January 11, 2012
Why Meetings are Inefficient
Meetings are one of those things that people just "know" to be inefficient. In many meetings within corporate environments, you'll see participants working their laptops or smart-phones when they are not actively participating in the meetings. If asked why, they tend to say that they are attempting to be more efficient by using downtime in a meeting to get other work accomplished.
We know we're not alone in this, but we've also noticed that feeling (rather than being) more efficient is the actual goal, as entertaining themselves surfing the web seems to also be considered more efficient than fully participating in the meeting.
From the perspective of MMD™, meetings are primarily inefficient due to conversion efficiency. In fact there are two types of conversion efficiency embedded within meetings, one structural and not amenable to change, the second is process related and definitely subject to modification. A tangential efficiency effect is also seen due to information durability, but that is often something desirable for reasons to be explained below.
Meetings operate very much like a token ring computer network. For those who can't remember that far back, token ring networks had a communication bus which was connected to all of the computers in a ring topology network. All computers in the ring could "listen" at the same time, but only one could "talk". In order to talk, that computer would have the "token" (permission to talk) for a specified time before passing it on to the next computer on the ring. Since all computers were using the same bus for both talking and listening, having a defined way to regulate who talks enables the highest possible throughput for a half-duplex network. (Full duplex networks allow talking and listening at the same time.)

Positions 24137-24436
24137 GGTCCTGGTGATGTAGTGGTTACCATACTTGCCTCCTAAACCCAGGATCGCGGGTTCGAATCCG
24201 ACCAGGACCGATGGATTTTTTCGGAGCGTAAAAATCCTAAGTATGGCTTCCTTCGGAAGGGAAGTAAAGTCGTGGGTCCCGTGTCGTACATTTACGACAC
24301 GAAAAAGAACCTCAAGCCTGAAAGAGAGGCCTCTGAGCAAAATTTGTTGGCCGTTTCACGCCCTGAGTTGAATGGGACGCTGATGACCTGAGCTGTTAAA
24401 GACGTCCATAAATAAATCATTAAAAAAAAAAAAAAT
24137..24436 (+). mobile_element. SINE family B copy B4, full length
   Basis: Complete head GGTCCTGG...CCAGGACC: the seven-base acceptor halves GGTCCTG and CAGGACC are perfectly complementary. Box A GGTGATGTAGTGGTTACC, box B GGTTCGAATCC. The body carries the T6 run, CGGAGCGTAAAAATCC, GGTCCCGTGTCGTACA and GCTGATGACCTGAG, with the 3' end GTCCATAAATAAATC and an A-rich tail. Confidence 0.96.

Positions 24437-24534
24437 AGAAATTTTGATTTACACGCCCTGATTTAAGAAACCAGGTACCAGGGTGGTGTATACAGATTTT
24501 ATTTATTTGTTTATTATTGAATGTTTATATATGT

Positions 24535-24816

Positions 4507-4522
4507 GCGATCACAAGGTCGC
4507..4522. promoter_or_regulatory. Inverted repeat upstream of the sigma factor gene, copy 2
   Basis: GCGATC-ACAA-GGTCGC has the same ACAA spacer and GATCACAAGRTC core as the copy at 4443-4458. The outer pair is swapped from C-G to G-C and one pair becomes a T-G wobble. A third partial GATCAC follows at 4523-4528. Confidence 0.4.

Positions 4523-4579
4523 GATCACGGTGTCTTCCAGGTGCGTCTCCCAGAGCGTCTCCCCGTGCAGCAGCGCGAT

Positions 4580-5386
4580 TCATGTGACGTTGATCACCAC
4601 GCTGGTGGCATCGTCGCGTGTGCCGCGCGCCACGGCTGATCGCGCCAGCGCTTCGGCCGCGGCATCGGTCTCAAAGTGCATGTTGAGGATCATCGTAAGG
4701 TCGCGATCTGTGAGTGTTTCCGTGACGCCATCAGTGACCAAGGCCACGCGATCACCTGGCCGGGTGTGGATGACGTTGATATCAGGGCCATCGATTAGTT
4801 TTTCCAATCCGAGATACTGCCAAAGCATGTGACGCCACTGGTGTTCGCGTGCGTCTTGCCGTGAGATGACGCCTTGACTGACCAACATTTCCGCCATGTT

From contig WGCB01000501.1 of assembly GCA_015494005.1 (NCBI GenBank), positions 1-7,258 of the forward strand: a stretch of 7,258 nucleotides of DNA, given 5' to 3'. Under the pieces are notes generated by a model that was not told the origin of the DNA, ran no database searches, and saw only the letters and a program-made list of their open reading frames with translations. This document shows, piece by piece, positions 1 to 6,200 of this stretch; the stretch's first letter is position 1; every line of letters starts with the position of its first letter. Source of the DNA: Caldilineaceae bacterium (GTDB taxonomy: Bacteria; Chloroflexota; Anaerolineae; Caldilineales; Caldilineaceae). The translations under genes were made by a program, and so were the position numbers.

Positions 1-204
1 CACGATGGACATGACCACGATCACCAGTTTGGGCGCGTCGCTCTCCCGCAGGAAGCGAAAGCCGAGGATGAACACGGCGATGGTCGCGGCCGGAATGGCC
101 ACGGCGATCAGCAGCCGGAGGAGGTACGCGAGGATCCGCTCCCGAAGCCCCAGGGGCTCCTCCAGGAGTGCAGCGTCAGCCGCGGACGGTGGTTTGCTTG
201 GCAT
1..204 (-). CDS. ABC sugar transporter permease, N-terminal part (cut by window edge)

Meetings are similar. In a well run meeting, people take turns talking, and everyone else listens. The shared sound environment means that multiple simultaneous talkers would create confusion, as listeners would be unable to process what is being heard and therefore results in even less efficiency.
The shared sound environment and the need for all of the participants, save one, to listen creates the structural conversion efficiency issue. Human brains are capable of listening at much higher word rates than they are capable of talking. That difference means that meeting efficiency metrics will always asymptote to something approaching the unused capacity of a listener as the number of listeners increases.